The goals of this modification was to simplify financing for renewable energy projects and to provide access to capital during a time when project developers’ tax burdens were inadequate to capitalize on tax incentives and tax equity financing was both scarce and expensive. The program has been very successful in achieving these goals.
It is important to note that the Section 1603 Treasury Program does not significantly increase the overall cost to the federal government of tax incentives for solar energy projects. Instead, the program primarily affects the timing of when ITCs for solar projects can be utilized.
Section 1603 Treasury Program has been a Resounding Success
Due in large part to liquidity provided by this important incentive, the solar industry grew by 116 percent in Q2 2012 over the second quarter of 2012, making it one of the economy’s fastest growing sectors. The solar industry employs over 100,000 American workers in all 50 states. In its preliminary evaluation of the Section 1603 Treasury Program, conducted at the request of the House Ways and Means Committee, DOE’s Lawrence Berkley National Laboratory, noted:
[T]he Section 1603 program provides significant economic value to many renewable power projects, relative to the PTC or even ITC. Specifically, the grant program reduces the market’s dependence on scarce and/or costly third-party tax equity, and also in many cases provides more direct or face value to renewable power projects than does the PTC. In addition, a number of indirect or ancillary benefits favor the grant from a renewable project developer’s perspective, potentially helping to drive additional renewable capacity additions.
The 1603 Program revived the renewable energy industry in 2009 when the lack of tax equity financing in late 2008 brought many projects to a halt. Sinec its enactment, the National Renewable Energy Laboratory's (NREL) preliminary analysis conservatively estimates that 1603 has supported an average of 52,000 to 75,000 jobs over the period analyzed. The program has leveraged more than $30 billion in private sector investment to support over 45,000 domestic projects utilizing a wide range of energy technologies in all 50 states. As of September 2012, awards to more than 44,000 domestic solar projects leveraged over $7.17 billion in private sector investment for projects in 50 states.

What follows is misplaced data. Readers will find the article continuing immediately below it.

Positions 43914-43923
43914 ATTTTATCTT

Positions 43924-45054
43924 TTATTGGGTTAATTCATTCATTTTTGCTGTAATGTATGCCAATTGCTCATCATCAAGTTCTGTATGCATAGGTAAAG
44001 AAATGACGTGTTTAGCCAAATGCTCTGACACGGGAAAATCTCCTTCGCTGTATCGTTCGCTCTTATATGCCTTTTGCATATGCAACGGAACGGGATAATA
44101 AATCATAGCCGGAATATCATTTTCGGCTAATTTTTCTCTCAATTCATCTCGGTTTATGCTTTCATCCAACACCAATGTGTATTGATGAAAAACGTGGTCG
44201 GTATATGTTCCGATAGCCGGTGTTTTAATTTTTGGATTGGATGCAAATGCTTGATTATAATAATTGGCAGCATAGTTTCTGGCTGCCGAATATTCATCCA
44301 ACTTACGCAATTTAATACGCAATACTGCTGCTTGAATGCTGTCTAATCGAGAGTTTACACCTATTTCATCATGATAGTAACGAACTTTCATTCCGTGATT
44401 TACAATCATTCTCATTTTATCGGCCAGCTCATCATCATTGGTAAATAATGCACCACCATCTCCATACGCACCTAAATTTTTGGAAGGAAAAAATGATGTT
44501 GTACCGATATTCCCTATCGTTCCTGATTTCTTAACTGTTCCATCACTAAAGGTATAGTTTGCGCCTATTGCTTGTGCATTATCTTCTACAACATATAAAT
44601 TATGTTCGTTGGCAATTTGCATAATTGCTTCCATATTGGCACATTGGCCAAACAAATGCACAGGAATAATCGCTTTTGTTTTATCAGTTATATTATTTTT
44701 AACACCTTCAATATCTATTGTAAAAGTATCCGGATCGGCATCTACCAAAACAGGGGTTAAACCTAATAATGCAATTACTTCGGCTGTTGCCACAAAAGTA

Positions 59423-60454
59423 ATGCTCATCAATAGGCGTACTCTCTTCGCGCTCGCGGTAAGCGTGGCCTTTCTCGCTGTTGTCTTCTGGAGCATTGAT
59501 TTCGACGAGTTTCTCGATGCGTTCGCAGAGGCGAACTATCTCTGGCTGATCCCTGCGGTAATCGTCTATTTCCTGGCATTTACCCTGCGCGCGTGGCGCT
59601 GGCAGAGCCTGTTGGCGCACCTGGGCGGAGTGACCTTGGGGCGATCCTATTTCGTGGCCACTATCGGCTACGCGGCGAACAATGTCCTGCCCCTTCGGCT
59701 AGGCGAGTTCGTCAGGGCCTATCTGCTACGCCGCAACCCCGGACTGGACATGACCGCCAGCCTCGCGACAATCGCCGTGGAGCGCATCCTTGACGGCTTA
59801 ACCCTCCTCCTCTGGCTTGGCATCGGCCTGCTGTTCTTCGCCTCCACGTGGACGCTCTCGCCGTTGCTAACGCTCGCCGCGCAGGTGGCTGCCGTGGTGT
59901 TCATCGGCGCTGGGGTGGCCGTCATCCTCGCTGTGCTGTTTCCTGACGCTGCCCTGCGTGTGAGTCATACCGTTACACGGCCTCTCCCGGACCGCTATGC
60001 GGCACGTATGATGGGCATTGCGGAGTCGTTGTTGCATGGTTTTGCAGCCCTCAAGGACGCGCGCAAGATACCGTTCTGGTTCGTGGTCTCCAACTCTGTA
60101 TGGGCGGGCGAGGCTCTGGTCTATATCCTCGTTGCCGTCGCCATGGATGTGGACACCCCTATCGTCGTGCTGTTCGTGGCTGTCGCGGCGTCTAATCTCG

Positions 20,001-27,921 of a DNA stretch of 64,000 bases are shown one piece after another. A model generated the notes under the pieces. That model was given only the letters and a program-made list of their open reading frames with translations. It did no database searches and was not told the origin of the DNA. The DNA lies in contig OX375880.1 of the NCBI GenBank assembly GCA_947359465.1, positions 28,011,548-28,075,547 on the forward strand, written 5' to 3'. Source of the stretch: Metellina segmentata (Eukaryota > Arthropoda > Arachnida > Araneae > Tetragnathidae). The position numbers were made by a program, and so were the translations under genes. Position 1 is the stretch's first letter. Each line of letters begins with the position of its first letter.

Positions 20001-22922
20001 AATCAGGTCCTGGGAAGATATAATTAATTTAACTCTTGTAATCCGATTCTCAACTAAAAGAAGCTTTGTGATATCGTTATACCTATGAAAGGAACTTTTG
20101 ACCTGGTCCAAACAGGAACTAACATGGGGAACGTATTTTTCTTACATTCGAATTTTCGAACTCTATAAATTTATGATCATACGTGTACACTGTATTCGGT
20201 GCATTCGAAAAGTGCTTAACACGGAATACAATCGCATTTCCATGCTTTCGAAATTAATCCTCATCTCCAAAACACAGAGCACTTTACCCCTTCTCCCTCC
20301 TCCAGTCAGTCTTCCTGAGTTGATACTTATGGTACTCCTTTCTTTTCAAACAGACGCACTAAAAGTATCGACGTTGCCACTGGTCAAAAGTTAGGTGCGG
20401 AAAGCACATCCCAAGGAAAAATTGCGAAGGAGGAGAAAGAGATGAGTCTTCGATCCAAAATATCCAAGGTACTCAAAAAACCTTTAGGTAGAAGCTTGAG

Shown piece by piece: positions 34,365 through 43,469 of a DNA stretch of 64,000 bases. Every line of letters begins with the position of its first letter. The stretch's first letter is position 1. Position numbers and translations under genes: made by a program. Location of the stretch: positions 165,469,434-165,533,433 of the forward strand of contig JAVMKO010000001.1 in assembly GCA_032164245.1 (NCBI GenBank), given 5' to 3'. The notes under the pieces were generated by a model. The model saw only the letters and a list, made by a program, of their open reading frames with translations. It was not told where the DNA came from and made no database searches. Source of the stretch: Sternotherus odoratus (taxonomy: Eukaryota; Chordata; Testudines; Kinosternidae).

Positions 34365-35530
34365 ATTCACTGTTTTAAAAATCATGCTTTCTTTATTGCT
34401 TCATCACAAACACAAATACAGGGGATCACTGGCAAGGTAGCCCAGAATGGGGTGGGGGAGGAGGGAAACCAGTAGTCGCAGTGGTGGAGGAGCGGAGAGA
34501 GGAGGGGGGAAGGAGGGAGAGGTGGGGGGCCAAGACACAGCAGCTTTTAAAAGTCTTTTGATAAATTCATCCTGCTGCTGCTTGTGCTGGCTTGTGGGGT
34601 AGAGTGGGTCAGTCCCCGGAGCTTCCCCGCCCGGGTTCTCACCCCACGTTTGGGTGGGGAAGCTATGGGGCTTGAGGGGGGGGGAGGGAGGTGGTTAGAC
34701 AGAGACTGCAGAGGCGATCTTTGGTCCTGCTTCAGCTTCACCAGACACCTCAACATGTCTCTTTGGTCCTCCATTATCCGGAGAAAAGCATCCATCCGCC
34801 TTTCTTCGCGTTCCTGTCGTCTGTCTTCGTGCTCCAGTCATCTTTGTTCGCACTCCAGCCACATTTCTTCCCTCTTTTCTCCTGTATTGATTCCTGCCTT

Cost-Effective 1603 Treasury Program Supports Private-Sector Innovation
The U.S. solar market installed 723 MW of photovoltaic (PV) generating capacity in Q1 2013. Cumulative solar electric capacity in the U.S. is now more than 8,500 MW, enough to power more than 1.3 million homes. Since the beginning of 2011, the price of solar panels have dropped by more than 60 percent. Solar is a diverse technology, and costs will continue to drop as the industry achieves greater efficiencies and economies of scale.
Congress Should Extend the Section 1603 Program
Tax equity has not recovered to pre-recession activity and the rates of return demanded by investors in today’s marketplace remain prohibitively high. A December 2011 report by the law firm Mintz Levin estimated that tax equity investors in solar projects required returns from 7.5% to as high as 17%, compared to pre-recession levels of 6% to the low teens.
Due to economic conditions, a large gap persists between the total amount of financing renewable energy developers need to build a thriving U.S.-based clean-tech industry and what money is available. Expiration of the 1603 Treasury Program in 2011 is projected to reduce the availability of financing from an estimated $7.5 billion in 2011 to approximately $3.6 billion in 2012 – a reduction of more than 50%. Therefore, to continue this successful, job-creating program, SEIA encourages Congress to extend the 1603 Treasury Program and explore ways to improve the liquidity and efficiency of the solar ITC.